A: First and foremost my parents Diane and Harvey Moshman. My Dad is a filmmaker and TV producer as well so I have learned so much from him over the years about how to approach my career. He never made me feel like my gender would be an issue when working in this industry and that has empowered me in so many ways. My Mom worked as a chemical engineer and then switched careers to be a lawyer when I was a teenager. She always managed a great work-life balance and has been so encouraging to me.

I also admire Geena Davis and the tireless work she does for the way women are represented in the media. I admire women who stand up for what’s right, take chances in their career and who aren’t afraid to fail.

Q: Have you ever felt unsure of yourself or felt that you weren’t enough, and how did you overcome that?
A: All the time! It’s very difficult to be a filmmaker because a lot of times you feel isolated and that the weight of your project rests on your shoulders. Some days are incredible, and some days you just want to hide under the covers and think about what it would be like to have a “normal job”. I struggle to appreciate the hard work I put in to something as it’s happening because I have so much work ahead of me. When I have those moments I think about the bigger picture. That my films are not about me, they are about other people. That my films are not about me, they are about the people I am trying to inspire. Take a break, take a breath, and keep pushing. You’ll get there.

Q: What are other things you do [hobbies, projects, interests] that you feel passionate about?
A: I host empowerment circles every month to get women together to support each other to thrive in our careers. It’s very powerful and fills up my soul every time. I also host an event twice a year called The F Word Event where amazing speakers and performers come together to celebrate and discuss feminism in many forms. It’s awesome. I love teaching, and meeting with other filmmakers to encourage them to go forward in their projects. I attend tons of networking events and panels about filmmakers and creators. I’m interested in empowering media in all forms.

Q: What do you do in your free time to relax?
A: I love working out – going to spin class, yoga, pilates, bootcamp, etc. And just hanging with my husband Ryan and our dog Kuma. I’m a total homebody and my ideal evening would be cooking dinner and drinking wine with Ryan and watching Netflix.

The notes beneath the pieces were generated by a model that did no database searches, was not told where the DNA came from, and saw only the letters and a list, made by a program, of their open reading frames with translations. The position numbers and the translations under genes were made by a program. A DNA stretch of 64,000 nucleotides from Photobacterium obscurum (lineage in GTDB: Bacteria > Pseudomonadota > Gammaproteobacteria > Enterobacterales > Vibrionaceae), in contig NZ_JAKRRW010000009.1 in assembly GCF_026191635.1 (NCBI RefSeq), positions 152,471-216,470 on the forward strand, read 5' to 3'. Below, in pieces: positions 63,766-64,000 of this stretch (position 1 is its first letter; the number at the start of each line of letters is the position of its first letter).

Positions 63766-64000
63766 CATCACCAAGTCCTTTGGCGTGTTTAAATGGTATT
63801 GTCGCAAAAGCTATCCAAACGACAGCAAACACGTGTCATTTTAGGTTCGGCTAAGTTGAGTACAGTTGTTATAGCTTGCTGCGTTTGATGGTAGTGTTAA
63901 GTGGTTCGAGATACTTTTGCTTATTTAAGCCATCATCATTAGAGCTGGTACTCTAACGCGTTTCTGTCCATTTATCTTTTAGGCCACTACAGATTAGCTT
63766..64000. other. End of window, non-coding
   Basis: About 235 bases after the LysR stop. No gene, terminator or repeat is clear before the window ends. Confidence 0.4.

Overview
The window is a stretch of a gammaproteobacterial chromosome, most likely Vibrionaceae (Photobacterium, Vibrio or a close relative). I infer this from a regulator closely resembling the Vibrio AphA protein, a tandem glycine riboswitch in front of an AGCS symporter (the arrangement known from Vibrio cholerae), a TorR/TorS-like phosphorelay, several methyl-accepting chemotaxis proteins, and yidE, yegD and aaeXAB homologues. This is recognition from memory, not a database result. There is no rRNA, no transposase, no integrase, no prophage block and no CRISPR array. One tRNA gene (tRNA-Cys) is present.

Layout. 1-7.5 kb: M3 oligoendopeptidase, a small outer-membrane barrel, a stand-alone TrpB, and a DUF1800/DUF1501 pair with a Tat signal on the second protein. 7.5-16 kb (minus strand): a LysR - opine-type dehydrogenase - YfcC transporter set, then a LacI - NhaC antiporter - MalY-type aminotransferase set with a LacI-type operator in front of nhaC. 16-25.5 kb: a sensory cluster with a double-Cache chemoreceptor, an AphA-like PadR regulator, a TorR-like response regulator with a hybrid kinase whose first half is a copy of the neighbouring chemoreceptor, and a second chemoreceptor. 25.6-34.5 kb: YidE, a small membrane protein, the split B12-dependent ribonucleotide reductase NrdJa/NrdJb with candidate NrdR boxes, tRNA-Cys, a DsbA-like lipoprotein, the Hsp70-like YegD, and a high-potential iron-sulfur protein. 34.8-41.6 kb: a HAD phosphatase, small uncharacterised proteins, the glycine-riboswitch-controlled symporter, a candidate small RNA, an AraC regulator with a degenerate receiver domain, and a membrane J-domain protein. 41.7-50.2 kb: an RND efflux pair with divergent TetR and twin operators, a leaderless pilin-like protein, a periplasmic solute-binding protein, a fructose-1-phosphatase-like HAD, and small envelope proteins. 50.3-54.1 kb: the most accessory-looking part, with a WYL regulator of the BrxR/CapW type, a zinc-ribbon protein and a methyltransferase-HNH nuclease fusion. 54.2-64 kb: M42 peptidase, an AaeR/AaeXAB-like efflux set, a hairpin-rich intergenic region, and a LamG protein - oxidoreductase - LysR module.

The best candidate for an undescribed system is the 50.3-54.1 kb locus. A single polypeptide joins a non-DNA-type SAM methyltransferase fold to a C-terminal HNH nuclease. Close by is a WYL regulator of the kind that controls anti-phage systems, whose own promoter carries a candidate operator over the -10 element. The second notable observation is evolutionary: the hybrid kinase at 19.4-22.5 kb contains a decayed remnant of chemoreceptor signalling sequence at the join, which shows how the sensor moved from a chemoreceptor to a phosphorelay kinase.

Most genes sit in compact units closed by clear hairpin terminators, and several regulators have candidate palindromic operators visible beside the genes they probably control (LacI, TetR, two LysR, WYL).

Q: What career and/or life advice would you give to your twenty year old self?
A: I would say save as much money as you can, and don’t be worried about anyone else’s path. You are writing your own story, no one else can write it for you. Focus on what makes you feel alive, and pursue that passion with your whole heart.

 Q: What does Girl em[Power]ment and overall empowerment mean to you?
A: Empowerment means being able to motivate and encourage yourself to go after any dream you can conceive of. Having the confidence and experience to know that it’s okay to fail, it’s okay to fall down as long as you get back up and keep going. Empowerment means not needing anyone else’s approval to make you feel whole. Find your own happiness and help others find theirs too. May we all feel that way in our lives and in our careers and lift each other up in the process.

 

If you know an incredible woman you think should be featured on the Girl Em[Power]ment series, email flannerylyle@gmail.com

Stay tuned for next week’s influencer, and thanks for following along!

xxo, flancake

Girl em[Power]ment – Katy Nelson

Girl em[Power]ment – A Series of Short Essays.

Over the next few months Flancake.co will be bringing you the Girl em[Power]ment series, which consists of interviews with several working women of all ages in different stages of their career. These are women I not only find inspiring and interesting, but who I think women of all ages should know about and learn from. These women hold careers in several different industries, from creative design to politics.They’ll give us an inside look into what their job is like, how they got there, share their advice for twenty-somethings, and touch on what Girl em[Power]ment means to them.